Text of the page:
Sixteen Bits Online


Happy New Millennium

by Wayne Poulton

You might have noticed articles in the press which refer to the Year 2000 Problem. Many of these articles give the impression that the problem only applies to “legacy” systems.

You should be aware that there is a problem and, most importantly, that it is relevant to PC users.

The year 2000 problem arises because many applications use date fields containing six digits such as, 24/07/ 96. Using this format, the date will change from 31/12/99 to 01/01/00. As a re-sult, many applications will not work properly – they will think that year “00” is less than year 99.

As if this is not enough, the year 2000 is a leap year, so 29/02/2000 is a valid date. Some applications do not accept this date!

It is a mistake to think that you do not have to worry about this problem until 01/ 01/2000. Just suppose for a moment that the PCUG membership system is not year 2000 compliant, and you, being a keen PCUG member, renew your membership in July for 4 years. The system calculates the membership expiry date as “31/07/00”. Aha! Year 00 – your membership has obviously expired, so your TIP access is cancelled, you don’t get SIXTEEN BITS, etc. Are you happy? If you run a business, and your PC system did this to your customers, would they be happy?

By the way, have a look at your PCUG membership card – the expiry date is shown in the form “Jul 96”. So the PCUG membership system will have to change, even if it is only to show the expiry date as “Jul 2000” instead of “Jul 00”.

PC System Date

Did you know that about 95% of PCs made in 1995 or earlier cannot even get the system date correct when you power them up on Saturday 1st January 2000? (See the References section below to find out how you can check if your PC has a problem.) If your PC has the so-called “standard” date problem, and you ask it what the date is on that fateful Saturday, it will say “04/01/1980”!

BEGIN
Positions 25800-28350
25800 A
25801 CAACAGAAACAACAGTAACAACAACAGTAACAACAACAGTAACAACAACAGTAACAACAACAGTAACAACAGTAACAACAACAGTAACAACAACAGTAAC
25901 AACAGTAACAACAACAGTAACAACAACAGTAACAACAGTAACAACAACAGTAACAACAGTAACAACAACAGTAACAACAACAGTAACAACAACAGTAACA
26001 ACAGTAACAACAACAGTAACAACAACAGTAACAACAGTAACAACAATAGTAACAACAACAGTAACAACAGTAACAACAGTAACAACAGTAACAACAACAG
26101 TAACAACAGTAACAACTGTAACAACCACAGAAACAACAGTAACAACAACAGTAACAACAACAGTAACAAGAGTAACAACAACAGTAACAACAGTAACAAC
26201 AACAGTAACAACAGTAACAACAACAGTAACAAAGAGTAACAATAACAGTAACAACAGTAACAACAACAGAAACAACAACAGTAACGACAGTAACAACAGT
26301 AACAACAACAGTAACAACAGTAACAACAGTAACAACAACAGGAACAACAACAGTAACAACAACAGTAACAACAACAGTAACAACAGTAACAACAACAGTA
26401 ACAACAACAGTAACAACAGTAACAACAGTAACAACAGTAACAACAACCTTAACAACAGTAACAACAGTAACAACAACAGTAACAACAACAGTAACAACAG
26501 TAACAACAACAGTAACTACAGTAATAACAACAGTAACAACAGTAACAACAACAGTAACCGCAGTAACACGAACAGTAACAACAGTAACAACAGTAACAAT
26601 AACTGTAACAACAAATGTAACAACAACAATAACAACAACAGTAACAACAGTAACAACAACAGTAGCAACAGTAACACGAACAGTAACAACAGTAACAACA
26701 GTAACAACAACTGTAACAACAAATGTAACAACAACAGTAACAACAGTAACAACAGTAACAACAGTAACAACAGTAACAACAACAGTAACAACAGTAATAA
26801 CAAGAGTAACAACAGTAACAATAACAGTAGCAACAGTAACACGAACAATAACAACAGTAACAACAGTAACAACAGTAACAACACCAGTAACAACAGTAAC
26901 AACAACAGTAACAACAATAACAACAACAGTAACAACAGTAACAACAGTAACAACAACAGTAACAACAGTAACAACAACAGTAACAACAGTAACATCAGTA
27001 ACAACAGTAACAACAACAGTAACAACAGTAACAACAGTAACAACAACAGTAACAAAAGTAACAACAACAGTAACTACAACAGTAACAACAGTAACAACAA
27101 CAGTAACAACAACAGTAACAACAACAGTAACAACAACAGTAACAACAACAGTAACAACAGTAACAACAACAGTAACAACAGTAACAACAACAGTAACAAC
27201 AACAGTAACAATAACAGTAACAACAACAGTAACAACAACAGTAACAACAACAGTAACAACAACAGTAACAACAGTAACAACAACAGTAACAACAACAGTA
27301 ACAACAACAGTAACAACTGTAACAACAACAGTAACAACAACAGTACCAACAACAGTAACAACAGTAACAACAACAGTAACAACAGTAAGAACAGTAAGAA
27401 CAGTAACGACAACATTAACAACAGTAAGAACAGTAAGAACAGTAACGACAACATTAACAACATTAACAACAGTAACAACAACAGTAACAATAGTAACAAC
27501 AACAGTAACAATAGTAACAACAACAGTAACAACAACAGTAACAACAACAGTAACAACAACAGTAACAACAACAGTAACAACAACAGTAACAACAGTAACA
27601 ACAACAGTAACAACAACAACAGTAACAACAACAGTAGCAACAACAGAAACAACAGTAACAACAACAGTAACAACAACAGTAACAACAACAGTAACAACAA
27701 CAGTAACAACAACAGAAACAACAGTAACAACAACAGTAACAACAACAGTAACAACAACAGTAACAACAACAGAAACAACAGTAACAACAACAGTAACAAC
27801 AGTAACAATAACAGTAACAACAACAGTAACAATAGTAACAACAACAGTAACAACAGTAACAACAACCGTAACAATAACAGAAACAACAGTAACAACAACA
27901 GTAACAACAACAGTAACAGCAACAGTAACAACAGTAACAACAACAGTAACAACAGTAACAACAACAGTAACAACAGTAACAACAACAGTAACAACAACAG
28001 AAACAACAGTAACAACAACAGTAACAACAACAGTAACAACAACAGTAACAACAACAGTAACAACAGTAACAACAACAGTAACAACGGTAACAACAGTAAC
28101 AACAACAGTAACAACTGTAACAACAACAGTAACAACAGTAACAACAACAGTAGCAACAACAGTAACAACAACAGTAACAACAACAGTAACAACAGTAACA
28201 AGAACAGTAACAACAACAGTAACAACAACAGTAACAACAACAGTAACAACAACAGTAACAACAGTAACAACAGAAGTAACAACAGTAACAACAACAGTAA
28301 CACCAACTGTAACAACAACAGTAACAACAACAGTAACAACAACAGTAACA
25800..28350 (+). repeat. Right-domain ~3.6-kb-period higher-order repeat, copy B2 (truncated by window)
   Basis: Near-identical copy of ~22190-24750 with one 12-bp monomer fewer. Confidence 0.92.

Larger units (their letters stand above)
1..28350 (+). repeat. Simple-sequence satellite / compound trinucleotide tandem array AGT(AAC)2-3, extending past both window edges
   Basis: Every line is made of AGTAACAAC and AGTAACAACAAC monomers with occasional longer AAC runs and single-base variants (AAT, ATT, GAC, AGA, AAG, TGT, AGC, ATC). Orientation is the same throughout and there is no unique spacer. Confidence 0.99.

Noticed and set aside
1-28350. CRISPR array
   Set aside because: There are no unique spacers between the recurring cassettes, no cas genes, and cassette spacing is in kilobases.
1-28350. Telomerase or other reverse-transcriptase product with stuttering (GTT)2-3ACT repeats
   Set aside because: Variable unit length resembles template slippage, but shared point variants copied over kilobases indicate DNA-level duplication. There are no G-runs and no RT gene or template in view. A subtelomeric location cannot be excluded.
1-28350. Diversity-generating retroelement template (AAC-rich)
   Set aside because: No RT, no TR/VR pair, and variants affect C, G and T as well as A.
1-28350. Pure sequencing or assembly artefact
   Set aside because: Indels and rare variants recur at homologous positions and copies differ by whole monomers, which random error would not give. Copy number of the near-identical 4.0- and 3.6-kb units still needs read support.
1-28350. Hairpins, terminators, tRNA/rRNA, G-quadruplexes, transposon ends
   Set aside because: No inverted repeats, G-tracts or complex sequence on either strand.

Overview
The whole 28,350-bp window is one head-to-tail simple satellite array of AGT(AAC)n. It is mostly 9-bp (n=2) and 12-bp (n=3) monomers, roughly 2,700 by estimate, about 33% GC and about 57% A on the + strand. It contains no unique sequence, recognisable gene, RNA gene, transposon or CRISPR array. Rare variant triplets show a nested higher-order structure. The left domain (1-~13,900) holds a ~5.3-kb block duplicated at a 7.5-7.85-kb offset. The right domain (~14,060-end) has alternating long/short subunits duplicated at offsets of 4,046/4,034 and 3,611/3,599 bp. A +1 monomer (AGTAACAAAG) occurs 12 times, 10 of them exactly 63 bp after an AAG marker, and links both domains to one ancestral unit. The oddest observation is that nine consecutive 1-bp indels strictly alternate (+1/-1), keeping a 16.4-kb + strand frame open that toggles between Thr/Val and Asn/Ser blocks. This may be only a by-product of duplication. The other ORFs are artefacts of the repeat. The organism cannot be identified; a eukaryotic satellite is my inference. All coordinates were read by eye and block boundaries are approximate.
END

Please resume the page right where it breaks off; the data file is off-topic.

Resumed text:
The good news for these PCs is that, if you set the date (on the Saturday) to “01/01/2000”, it will get the date right when you turn it on the next day.

There is also a software solution available from Tom Becker to get the date right on the Saturday itself (see References section).

If you, like me, are unfortunate enough to have a 486 or Pentium with an Award BIOS version 4.50G, it is even worse. On Saturday 01/01/2000 it will say the date is “01/01/1994”. If you fix it, the next day it thinks the date is “02/01/2094”! Tom Becker’s software solution does not work for these PCs–a BIOS upgrade might be necessary, as this version of the BIOS will only accept dates in the range “01/01/1994” to “31/12/1999”. :(

Think about this for a moment. If 95% of PCs can’t even get the system date correct on 01/01/2000, how many PC applications do you think have been thoroughly tested to make sure they work properly in the year 2000? Probably very few!

Spreadsheet Example to give you an idea of how widespread the Year 2000 problem is likely to be for PC applications, suppose you are using an OLD version of Lotus 123 for your spreadsheets. Versions 4 and 5 do not even have a date format which allows you to include the century! In version 4.01, if you type in “24/07/1996”, it is considered invalid. Version 5 will accept it, but it will be converted to “24/07/96”. Both versions will accept “01/01/00”, but this is considered to be “01/01/1900”. Both versions will also accept “01/01/2000”. However, the width of the date columns might not be wide enough to display (or print) “01/01/2000”. Of course, it is easy to make the columns wider – but the spreadsheet might no longer fit on a single page if it has lots of columns. You might have to use a smaller font. The point is, you won’t know until you try it!

So you will have to examine every spreadsheet in your system to make sure that they will all still work properly when you need to enter year 2000 dates. (Any volunteers for writing a macro or similar which will check for these sorts of problems?)

It could be worse. Suppose you are importing dates into your spreadsheet from another application which supplies six digit dates. The spreadsheet will happily accept “01/01/00” – but remem-ber that this is “01/01/1900”. Any date calculations using these dates will get the wrong answer.

Source Code

You might have seen press articles which point out that some organisations might have lost the source code for some of their older applications. Ha! Silly sods! How are they going to make the year 2000 changes?